Nearly a decade later, DreamWorks' The Croods remains a delightful romp with a simple if not also a rather generic story about family and evolving with an ever-expanding world. The CG-animated comedy-adventure survives extinction on Ultra HD with an exceptional 4K presentation, an outstanding DTS:X track but the same set of bonuses. Nevertheless, the overall UHD package is highly recommended for a fun family night at home.
Viewed from our current sociopolitical climate and lens, there is a new level of appreciation for DreamWorks' The Croods worth mulling over, if not at least admiring. The animated comedy about a rigidly patriarchal cave family presided over by a fear-mongering father (Nicolas Cage) works as some kind of accidental prophetic vision of extremist, alarmist viewpoints. The character literally promotes and institutionalizes the idea that fear is the best means of survival and spouts dialogue like, "New is always bad! Never not be afraid" and "Big words anger me." All the while, he practically intimidates his family to shelter in a dark cave and to only regard the rest of the world from this very limited perspective.
With his rebellious, curious teen daughter (Emma Stone) crushing on the always inventive, think-outside-the-box Guy (Ryan Reynolds), Grug's coldly stringent and fixed assumption of the world is constantly challenged and even threatened. Of course, this has always at the central theme of the script: a protective father learning to let their child be their own person. It's just funny and deeply ironic that recent events have brought a new light to Grug's journey of personal growth and introspection, or rather, that it really highlights the danger of always perceiving the world, new ideas, curiosity and change as something to be feared and avoided at all cost. It just makes this CG-animated favorite all the funnier and more enjoyable.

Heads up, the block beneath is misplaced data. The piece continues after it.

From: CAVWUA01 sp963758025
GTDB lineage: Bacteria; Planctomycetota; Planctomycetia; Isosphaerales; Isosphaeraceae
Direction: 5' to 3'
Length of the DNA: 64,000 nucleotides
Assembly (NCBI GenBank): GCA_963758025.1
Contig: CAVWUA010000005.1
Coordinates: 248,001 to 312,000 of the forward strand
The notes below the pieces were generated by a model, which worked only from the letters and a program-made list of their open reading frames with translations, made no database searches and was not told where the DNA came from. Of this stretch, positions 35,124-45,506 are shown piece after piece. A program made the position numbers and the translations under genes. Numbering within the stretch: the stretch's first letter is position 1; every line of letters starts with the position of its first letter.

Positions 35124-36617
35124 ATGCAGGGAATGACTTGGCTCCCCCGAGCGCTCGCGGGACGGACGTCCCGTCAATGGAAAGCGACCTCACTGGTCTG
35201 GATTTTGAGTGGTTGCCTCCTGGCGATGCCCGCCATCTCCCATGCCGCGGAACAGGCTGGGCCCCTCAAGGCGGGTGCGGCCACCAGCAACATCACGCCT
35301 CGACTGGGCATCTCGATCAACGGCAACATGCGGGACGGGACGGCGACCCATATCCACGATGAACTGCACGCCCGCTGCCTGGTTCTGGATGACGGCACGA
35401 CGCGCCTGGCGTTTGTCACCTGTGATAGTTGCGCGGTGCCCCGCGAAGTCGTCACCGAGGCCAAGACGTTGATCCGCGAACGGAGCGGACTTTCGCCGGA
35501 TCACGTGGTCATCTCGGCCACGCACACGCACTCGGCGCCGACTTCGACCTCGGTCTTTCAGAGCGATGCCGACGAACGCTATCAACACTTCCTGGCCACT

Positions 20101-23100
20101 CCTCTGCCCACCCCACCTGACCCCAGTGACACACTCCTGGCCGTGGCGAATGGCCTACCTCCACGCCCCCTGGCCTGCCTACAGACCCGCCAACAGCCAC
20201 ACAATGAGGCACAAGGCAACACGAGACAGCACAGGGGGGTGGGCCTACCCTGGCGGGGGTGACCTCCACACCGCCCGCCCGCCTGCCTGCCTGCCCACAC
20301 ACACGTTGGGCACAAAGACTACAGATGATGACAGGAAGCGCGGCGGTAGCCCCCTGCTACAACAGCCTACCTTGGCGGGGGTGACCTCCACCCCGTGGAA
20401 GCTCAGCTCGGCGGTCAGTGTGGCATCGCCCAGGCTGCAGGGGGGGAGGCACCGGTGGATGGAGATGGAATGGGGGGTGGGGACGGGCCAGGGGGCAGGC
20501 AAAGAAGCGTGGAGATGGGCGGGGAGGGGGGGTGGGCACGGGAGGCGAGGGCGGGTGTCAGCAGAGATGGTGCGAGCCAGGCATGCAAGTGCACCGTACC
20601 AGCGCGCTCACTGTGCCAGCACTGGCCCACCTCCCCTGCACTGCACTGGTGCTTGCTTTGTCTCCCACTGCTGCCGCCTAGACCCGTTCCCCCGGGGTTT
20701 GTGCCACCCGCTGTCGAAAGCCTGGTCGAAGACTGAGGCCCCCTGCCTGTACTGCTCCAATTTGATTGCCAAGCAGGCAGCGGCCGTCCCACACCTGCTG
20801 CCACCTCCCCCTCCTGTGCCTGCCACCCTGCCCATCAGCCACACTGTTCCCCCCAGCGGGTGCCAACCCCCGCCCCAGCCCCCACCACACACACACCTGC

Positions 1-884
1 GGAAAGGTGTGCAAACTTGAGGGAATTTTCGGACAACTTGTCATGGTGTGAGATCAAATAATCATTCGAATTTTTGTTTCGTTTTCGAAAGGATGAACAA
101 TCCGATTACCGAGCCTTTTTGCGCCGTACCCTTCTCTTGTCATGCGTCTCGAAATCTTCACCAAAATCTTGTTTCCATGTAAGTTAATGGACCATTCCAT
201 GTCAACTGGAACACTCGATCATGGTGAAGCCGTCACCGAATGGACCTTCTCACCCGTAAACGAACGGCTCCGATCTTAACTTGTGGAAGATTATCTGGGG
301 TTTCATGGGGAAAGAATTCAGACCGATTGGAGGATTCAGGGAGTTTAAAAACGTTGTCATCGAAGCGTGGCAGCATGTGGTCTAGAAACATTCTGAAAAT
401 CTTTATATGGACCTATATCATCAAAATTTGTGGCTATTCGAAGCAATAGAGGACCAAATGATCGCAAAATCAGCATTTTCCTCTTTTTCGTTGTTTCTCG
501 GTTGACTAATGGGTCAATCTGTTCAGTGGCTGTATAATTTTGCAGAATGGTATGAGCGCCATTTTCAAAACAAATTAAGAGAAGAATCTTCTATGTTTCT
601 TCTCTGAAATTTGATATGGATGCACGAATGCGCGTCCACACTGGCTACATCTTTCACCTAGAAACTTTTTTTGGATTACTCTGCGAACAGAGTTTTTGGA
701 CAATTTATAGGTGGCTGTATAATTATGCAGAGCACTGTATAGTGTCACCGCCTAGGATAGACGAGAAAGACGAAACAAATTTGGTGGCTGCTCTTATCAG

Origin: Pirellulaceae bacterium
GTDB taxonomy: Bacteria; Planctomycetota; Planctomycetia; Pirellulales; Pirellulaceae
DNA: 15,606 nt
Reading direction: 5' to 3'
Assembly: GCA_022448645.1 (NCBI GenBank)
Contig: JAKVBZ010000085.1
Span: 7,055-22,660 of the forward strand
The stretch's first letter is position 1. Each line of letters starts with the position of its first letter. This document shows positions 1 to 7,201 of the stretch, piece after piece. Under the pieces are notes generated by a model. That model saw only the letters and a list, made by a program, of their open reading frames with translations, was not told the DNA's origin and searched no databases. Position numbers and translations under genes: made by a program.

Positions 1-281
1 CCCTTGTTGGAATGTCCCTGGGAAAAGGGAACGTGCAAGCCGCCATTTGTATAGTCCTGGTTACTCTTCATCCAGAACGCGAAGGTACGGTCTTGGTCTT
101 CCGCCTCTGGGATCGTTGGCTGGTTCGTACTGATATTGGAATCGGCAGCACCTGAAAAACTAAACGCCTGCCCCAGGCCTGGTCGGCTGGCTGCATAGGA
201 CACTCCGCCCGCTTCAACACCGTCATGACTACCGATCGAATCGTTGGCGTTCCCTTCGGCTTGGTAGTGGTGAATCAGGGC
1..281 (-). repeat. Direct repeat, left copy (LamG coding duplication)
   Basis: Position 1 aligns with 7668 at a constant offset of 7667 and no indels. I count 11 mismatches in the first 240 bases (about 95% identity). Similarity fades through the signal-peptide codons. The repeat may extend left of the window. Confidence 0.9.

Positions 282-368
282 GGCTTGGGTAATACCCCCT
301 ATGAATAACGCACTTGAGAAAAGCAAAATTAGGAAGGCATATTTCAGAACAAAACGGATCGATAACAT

For a more in-depth take on the film, check out our review of the 2013 Blu-ray HERE.
Vital Disc Stats: The Ultra HD Blu-ray
Universal Studios Home Entertainment and DreamWorks bring The Croods to 4K Ultra HD Blu-ray as a two-disc combo pack that includes a Digital Copy code. When redeeming said code via Movies Anywhere, users have access to the 4K UHD version with Dolby Digital Plus 5.1 audio. The triple-layered UHD100 disc sits comfortably opposite a Region Free, BD50 disc inside a black, eco-elite case with a glossy slipcover. At startup, the disc goes straight to a static screen with the usual options along the bottom, music playing in the background and quick access to special features along the left side of the screen.
Everyone's favorite cave family takes refuge on Ultra HD with a first-rate HEVC H.265 encode that boasts a fuller, more vibrant array of colors. In fact, it's the first thing that predictably stands out in this upscaled transfer, showering every scene with bold, sumptuous primaries, like the candy-rose reds in various plants, the lively shamrock and emerald greens of the vegetation, and the cobalt to cerulean blues in the skies and mountains. Secondary hues, ultimately, take the win in this 4K video, flaunting fuller, more dynamic shades of orange from Eep's hair to scenes with fire while golden, buttery yellows add warmth. Pinks also show a bit more range, like the small differences in the fuchsia of some flowers to the hot bubblegum pinks in the clouds. The same goes for those subtle variations in the purples and violets to the lavenders and lilac shades in the surrounding foliage and sunset skies. It's worth mentioning there are hints of very mild banding here and there, but thankfully, it's nothing too distracting or flagrant.